Federal authorities arrested Joseph Tigano III in 2008 and charged him with running a marijuana-growing operation. Tigano entered a plea of not guilty and insisted that his case move quickly to trial. Instead he languished in pretrial detention—jail—for nearly seven years before he finally appeared before a jury, which convicted him in 2015. In an opinion issued this week, the U.S. Court of Appeals for the 2nd Circuit dismissed Tigano's indictment "with prejudice" on the grounds that his "oppressive period of pretrial incarceration" violated his constitutional right to a speedy trial under the Sixth Amendment.
The criminal justice system's treatment of Tigano is appalling. During his nearly seven-year pretrial incarceration, Tigano loudly and repeatedly invoked his Sixth Amendment right to a speedy trial. Because Tigano kept bringing up the Sixth Amendment, he was forced to undergo three separate court-ordered examinations to determine whether he was competent to be tried. According to one of the prosecutors involved in the case, "Mr. Tigano III had been sort of demanding his speedy trial, which is part of the prompting for the Court sending him out for this evaluation." Tigano passed all three exams with flying colors.
The 2nd Circuit was correct to toss out Tigano's conviction. The framers and ratifiers of the Constitution viewed trial by jury as a fundamental right. Article III, Section 2 of the Constitution says "the Trial of all Crimes, except in cases of Impeachment, shall be by Jury; and such Trial shall be held in the State where the said Crimes shall have been committed." Because that language was not strong enough to satisfy the Anti-Federalists, the Sixth Amendment was added to the Constitution as an extra safeguard in 1791. "In all criminal prosecutions," it reads, "the accused shall enjoy the right to a speedy and public trial, by an impartial jury of the State and district wherein the crime shall have been committed." In a 1789 letter to Thomas Paine, Thomas Jefferson expressed the opinion of many in the founding generation when he praised the right to trial by jury as "the only anchor ever yet imagined by man, by which a government can be held to the principles of its constitution."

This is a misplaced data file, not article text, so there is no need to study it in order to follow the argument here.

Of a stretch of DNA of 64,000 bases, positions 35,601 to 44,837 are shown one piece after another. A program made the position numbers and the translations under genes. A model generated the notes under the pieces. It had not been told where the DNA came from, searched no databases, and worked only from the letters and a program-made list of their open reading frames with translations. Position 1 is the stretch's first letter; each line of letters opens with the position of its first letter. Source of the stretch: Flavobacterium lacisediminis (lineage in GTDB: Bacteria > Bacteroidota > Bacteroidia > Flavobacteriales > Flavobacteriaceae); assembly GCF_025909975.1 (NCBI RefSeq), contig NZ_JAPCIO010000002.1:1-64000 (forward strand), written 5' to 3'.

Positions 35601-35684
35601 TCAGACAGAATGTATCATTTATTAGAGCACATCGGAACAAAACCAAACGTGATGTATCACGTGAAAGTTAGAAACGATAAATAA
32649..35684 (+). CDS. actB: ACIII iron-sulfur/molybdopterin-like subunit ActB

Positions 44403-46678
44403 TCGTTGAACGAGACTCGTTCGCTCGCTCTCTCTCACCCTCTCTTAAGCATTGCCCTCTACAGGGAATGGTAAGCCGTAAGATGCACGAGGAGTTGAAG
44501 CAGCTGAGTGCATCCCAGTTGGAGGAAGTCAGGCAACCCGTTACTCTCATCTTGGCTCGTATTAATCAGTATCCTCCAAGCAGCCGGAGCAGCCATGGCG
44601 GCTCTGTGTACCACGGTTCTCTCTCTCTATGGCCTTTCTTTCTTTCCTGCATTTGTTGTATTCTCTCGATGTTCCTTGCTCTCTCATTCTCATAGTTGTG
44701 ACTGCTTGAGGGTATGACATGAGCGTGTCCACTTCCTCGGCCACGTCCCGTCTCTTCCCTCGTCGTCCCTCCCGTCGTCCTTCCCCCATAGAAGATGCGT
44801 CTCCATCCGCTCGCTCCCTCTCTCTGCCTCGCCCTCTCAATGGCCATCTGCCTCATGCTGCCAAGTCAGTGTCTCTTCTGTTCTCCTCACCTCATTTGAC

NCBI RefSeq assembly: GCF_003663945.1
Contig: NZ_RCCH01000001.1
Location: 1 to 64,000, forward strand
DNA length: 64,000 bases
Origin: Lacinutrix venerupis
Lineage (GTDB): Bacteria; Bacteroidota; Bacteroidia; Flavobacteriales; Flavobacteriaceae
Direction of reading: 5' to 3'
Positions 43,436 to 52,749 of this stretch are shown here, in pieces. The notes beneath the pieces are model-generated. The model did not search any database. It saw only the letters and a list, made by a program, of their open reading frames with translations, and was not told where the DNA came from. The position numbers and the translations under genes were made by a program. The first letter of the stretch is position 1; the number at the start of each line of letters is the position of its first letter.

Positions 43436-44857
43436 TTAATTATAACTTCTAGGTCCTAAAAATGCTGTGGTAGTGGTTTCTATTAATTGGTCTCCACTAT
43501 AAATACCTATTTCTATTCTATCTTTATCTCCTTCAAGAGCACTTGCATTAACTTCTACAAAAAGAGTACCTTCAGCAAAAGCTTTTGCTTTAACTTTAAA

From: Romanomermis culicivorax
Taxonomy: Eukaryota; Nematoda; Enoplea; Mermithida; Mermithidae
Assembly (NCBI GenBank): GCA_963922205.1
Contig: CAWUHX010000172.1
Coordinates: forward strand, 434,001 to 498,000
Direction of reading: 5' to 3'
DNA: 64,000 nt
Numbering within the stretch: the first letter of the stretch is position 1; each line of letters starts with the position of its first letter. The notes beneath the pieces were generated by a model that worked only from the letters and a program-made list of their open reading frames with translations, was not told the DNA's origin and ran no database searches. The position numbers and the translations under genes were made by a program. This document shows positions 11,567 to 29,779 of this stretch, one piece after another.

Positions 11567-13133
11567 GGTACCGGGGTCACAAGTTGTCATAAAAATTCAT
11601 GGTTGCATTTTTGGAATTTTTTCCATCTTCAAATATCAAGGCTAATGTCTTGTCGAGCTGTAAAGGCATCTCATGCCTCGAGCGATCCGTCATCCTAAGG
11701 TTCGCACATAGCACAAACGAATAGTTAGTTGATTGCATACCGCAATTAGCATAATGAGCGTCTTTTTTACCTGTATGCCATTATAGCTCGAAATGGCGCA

It was this bedrock constitutional right that Joseph Tigano III invoked again and again during his pretrial incarceration. And it was because Tigano kept invoking this right that he was made to suffer the punishment—there is no other word for it—of being left to rot in a cell without trial for 6 years, 9 months, and 26 days. As the 2nd Circuit observed, Tigano's detention "appears to be the longest ever experienced by a defendant in a speedy trial case in the Second Circuit." If that doesn't violate the Sixth Amendment, what does?
Tigano's ordeal illuminates a much bigger problem. Consider what Assistant U.S. Attorney Thomas Duszkiewicz had to say about the third competency examination that Tigano was forced to undergo. It was sparked "not necessarily [by] the competency question," Duszkiewicz said, "but [by] whether there is some other psychological problem that's going to prevent [Tigano] from understanding the difference between what he potentially looks at as far as a conviction as well as what's being offered by way of this plea."